“The bottom line is that this project reflects an attitude shift from being unaware of the Deaf community to one that focuses on the needs of the Deaf community — and for that we are thrilled,” said Barnett, associate director of the NCDHR, which was funded by the CDC in 2004 as the nation’s first center to focus on improving public health with the Deaf community.
Thomas A. Pearson, M.D., M.P.H., Ph.D., director of the NCDHR, agreed. “We congratulate the editors of Preventing Chronic Disease for their offer to provide the Deaf community with a summary of this report on the health of deaf persons,” he said. “This is a creative first step toward inclusion of the Deaf community which has almost always been excluded from information about health promotion and disease prevention.”

The article points out the striking absence of health care data on deaf people, due to the way researchers have traditionally collected such information – via telephone surveys and written mail. The problem with trying to reach deaf people solely through written English, Barnett noted, is that adults who have been deaf since birth have a wide range of English reading skills, from limited to proficient.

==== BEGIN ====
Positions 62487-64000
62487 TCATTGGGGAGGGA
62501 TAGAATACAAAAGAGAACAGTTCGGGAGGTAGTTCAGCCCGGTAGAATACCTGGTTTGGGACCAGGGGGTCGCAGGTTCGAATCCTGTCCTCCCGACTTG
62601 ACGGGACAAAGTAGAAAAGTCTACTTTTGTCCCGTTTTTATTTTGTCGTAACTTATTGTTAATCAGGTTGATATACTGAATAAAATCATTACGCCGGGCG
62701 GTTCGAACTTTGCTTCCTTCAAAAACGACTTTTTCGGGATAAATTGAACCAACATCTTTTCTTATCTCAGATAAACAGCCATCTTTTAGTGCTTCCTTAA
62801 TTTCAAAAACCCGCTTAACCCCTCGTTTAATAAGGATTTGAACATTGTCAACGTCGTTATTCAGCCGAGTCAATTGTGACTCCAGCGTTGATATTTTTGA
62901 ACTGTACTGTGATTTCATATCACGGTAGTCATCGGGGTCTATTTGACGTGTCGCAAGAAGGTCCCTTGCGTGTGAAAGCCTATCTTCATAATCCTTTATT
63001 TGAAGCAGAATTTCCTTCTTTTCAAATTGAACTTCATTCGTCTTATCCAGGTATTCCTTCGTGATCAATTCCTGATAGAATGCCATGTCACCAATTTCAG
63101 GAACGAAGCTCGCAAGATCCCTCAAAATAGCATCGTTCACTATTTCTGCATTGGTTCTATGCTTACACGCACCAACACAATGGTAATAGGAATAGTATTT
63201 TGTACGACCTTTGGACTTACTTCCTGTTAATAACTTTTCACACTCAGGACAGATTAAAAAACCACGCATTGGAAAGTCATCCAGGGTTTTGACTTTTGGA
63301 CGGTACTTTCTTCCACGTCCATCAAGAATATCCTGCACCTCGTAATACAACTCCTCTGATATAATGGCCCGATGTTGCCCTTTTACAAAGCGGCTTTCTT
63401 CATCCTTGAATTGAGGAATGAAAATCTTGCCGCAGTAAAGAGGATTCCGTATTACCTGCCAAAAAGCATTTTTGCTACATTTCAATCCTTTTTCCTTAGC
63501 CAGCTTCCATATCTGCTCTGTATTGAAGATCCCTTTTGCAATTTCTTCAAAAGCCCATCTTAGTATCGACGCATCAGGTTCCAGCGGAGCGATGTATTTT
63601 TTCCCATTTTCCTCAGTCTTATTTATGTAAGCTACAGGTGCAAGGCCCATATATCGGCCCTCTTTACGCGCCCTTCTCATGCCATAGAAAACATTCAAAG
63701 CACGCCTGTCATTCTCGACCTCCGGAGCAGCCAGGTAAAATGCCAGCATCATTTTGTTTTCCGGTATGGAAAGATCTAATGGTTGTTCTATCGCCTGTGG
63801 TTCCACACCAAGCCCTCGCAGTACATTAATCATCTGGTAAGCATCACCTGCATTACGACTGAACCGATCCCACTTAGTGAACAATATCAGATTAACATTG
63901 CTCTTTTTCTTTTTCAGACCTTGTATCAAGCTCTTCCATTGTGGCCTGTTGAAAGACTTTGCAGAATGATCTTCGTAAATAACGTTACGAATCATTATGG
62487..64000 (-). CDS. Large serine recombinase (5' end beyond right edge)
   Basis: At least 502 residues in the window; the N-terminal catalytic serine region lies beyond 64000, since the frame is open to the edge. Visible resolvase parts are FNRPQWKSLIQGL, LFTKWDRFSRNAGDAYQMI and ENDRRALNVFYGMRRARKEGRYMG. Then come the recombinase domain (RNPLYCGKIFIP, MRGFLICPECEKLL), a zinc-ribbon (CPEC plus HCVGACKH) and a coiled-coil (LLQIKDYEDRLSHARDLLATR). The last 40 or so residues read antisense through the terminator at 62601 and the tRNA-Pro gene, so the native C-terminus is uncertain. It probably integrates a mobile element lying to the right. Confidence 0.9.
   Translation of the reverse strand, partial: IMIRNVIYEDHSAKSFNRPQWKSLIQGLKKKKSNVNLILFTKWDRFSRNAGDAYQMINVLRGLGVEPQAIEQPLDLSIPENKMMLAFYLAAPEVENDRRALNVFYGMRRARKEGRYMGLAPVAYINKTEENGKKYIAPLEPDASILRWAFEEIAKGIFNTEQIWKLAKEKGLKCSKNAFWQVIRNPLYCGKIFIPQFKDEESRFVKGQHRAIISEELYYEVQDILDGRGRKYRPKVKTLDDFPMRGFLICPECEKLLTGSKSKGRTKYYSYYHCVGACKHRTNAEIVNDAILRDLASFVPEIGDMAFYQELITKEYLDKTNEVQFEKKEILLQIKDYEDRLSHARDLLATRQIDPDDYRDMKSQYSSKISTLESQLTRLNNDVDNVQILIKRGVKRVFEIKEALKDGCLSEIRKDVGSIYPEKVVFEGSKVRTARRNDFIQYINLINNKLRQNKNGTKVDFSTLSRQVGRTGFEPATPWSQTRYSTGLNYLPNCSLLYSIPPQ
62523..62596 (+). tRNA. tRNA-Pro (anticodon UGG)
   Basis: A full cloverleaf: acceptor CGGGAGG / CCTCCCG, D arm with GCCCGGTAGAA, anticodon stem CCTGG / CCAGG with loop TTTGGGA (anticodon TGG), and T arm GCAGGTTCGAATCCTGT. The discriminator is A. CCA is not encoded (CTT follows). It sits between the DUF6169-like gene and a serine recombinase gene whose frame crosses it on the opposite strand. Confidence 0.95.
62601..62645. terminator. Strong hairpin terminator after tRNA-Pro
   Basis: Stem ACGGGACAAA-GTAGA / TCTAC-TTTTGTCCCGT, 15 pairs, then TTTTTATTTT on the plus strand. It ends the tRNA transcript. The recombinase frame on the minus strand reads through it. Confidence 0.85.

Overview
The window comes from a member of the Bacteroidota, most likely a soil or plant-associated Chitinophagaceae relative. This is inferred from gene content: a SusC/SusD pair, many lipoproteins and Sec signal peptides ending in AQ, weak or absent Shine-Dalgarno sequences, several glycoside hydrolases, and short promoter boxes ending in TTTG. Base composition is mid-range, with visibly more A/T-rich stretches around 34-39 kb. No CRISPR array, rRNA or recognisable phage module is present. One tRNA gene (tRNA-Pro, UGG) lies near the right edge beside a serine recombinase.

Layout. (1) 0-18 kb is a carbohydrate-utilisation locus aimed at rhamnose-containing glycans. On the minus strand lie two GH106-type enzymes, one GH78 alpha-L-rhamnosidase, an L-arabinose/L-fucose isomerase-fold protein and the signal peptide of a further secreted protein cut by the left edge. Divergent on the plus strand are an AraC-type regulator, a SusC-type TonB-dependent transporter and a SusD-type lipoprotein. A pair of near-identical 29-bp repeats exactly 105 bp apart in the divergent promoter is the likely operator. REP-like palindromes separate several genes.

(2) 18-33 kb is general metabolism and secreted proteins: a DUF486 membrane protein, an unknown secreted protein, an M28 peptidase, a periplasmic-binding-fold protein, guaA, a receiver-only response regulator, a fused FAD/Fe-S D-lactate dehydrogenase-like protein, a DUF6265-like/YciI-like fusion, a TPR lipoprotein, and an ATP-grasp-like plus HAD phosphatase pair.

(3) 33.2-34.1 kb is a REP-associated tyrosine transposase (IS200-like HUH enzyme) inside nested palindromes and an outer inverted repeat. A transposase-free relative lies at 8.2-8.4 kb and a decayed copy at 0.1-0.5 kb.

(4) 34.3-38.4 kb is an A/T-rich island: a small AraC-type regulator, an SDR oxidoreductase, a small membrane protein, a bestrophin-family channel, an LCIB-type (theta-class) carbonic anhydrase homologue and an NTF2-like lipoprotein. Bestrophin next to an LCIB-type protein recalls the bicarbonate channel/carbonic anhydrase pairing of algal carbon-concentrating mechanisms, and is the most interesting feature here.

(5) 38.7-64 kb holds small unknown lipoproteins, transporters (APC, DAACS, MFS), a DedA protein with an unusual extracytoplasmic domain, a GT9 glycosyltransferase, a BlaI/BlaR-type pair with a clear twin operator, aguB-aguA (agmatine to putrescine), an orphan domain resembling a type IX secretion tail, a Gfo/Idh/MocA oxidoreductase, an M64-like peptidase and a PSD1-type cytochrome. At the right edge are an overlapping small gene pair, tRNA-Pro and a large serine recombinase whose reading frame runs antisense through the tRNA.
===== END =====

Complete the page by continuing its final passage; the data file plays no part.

A lack of the most rudimentary health statistics in the deaf population make it impossible to set priorities, make improvements, or prevent disease, Barnett said. The authors also addressed the issues of low health literacy, poor doctor-patient communication, and emerging research on a possible biologic basis for some health differences between deaf and hearing people.

The article’s six recommendations for better public health are:
1. The need to address language barriers, such as using captions, transcripts and videos to communicate public health information.
2. Include more deaf people in health research by finding ways to overcome the mistrust stemming from prior negative health care experiences.